There is a small remnant of a creek a few houses away from mine, and while none of the many, many Canada geese in the area actually live there, they do drop in for visits from time to time. I’ll never forget the sight of my big male cat, Killer, coming face to face with one of them. He’s not the brightest cat I’ve ever known, but he recognized when he was out-classed and walked away intact. I’m sure there’s a parable in that encounter, but I just don’t have the strength of mind to go after it this morning!
I’m moving from the city to the small town about 15 miles south. Not nearly the move you made with your family, however,I’m thinking it will be good for me for a while. I doubt I’ll see any geese, though. It’s quite a shame.
Mighty Morphin' Mama
Your stories are so vivid and heart-lifting.
Your geese make me feel hopeful.
Hope things are well with you, sorry it has been a while since I visited.
Very cute babies, hope they like your corn!
As usual – this was simply beautiful – it brought tears to my eyes and I always feel like I am right there in Vermont with you – thank you for that!!!!!
You. Write. Beautifully!!!
Take care – Kellan
Wow – I didn’t predict that you were going to the soldier thing when I started reading this post! But it was still a great post.
My hubby (as you already know) is currently in Iraq. I really wish people would just see in the statistics of people killed/wounded/currently serving that they’re PEOPLE over there. Moms, dads, uncles, brothers, sisters, and daughters. Normal people. My husband is a lawyer in his “real life” and is a reservist. He is the father to our beautiful 10 month old son. Before he left for Iraq, he got up every morning and went to work just like everybody else and then came home at night to spend time with his family. Anyway, the coverage seems to have a sort of dehumanizing effect on all the people who once fed ducks as kids. Plenty of soldiers serving DO support this war, and plenty of them don’t. But they still try to do the best they can with the job that was placed before them. Anyway, my point is that they’re all human beings.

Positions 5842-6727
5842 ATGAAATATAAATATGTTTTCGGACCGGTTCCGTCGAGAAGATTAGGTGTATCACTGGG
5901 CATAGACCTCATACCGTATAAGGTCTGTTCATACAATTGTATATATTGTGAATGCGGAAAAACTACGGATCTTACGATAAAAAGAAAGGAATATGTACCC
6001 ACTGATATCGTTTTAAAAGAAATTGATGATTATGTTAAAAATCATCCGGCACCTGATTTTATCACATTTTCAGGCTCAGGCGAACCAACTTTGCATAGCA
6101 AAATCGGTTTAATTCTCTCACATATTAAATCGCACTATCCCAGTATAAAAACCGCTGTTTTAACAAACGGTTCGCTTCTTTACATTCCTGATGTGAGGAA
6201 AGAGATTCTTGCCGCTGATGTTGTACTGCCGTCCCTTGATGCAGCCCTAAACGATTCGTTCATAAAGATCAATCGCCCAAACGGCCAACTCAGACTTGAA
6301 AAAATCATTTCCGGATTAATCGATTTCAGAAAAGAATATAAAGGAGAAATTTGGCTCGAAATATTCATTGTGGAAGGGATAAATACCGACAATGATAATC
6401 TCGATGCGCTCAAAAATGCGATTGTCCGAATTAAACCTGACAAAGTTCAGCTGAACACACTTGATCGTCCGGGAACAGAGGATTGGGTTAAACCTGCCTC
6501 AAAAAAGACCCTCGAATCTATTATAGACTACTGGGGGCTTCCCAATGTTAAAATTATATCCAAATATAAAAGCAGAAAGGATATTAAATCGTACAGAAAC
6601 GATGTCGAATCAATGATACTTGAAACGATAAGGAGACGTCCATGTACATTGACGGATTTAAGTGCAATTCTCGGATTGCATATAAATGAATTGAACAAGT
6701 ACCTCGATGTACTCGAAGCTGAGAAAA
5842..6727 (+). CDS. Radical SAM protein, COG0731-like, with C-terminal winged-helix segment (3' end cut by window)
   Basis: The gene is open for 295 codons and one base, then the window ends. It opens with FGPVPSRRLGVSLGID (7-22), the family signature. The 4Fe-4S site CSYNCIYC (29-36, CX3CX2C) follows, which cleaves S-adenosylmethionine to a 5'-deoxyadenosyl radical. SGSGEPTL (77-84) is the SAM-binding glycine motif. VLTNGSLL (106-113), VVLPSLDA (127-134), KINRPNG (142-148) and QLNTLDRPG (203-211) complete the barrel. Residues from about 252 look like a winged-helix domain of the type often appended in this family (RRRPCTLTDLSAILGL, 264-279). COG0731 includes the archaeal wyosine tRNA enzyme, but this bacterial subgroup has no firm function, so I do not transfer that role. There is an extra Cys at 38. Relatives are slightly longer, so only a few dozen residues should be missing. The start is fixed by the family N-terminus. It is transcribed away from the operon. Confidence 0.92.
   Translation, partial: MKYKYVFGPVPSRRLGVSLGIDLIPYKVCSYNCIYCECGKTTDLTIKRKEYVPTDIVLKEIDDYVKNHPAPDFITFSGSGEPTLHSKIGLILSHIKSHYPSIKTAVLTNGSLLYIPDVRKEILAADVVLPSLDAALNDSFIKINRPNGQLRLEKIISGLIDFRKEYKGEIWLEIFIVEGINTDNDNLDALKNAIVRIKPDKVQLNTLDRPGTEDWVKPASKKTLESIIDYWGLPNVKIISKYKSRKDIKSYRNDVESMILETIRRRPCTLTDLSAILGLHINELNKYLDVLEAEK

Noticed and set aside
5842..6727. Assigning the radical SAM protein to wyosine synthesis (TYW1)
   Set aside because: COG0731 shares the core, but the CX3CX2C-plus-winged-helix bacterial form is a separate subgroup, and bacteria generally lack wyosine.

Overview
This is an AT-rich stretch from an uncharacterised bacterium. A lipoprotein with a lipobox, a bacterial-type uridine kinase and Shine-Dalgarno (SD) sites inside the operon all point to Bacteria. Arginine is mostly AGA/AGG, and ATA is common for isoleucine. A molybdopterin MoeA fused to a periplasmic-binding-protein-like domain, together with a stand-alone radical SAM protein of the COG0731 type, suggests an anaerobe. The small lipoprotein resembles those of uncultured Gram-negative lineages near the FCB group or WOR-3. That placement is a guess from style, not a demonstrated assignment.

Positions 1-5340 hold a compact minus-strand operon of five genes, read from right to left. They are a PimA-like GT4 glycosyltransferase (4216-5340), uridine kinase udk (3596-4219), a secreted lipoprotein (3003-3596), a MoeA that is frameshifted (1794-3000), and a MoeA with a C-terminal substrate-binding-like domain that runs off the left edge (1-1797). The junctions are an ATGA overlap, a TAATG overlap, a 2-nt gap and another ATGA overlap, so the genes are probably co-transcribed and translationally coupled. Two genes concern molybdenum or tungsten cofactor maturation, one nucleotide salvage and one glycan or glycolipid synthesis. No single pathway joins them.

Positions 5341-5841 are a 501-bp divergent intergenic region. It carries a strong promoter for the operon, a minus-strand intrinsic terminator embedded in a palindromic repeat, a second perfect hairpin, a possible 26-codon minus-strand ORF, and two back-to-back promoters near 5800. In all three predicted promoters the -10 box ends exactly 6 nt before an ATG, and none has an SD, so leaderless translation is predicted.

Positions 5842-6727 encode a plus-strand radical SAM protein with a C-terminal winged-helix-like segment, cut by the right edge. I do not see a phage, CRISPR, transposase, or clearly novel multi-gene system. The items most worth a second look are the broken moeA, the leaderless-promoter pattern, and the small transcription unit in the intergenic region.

Tranny I have never responded to a comment before, but I feel compelled to speak to yours.
Thank you for it.
I pray for our soldiers and Iraqis alike. It is hard to hold the shared humanity in our minds. To humanize them all is painful and hard. It is of course also right.
The questions around this conflict just keep piling up and answers are hard to come by.
There is an old Unitarian blessing that I will modify here…
May we all find the right road, and then,
May we all damn well have the strength to take it….
This one had a crooked turn that threw me. But in a good way. I I agonize over the obvious need to support the soldiers and the deep critisizms I have of all this blind American loyalty that we are all so susceptible to
And thanks for responding. I just felt compelled to let people know what I said. Like I already said, lots of soldiers fighting support the war, and lots don’t. But all of them are human and doing the best they can. Most of them (save the Abu Ghraib disaster) are trying to help Iraqis as best they can. They’re good people. Anyway, yeah, what I already said . . . hehe
Truer words have never been spoken. We always are hopeful of the next leader. I love your descriptive writing. In my head, I can see everything you are describing.
such a thoughtful and insightful series of thoughts. i liked the thoughts on the soldiers; my take on bush & co is that he is a moron mislead by a number of neocon maniacs who should be tried as war criminals. and i just cannot believe they actually lied to their own secretary of state right before he went before the UN…just a bunch of slimy disgusting right wing nutzoids who are responsible for hundreds of thousands of deaths.
I love how poignant your posts are. Life’s twists and turns never cease to surprise, do they?
I like your reflection – e. I’ve been doing some thinking about life lately, too. Where I’ve been, where I’m going, where I am right now. And there’s anchoring points in my life – much like your geese that give me pause to remember. Thanks.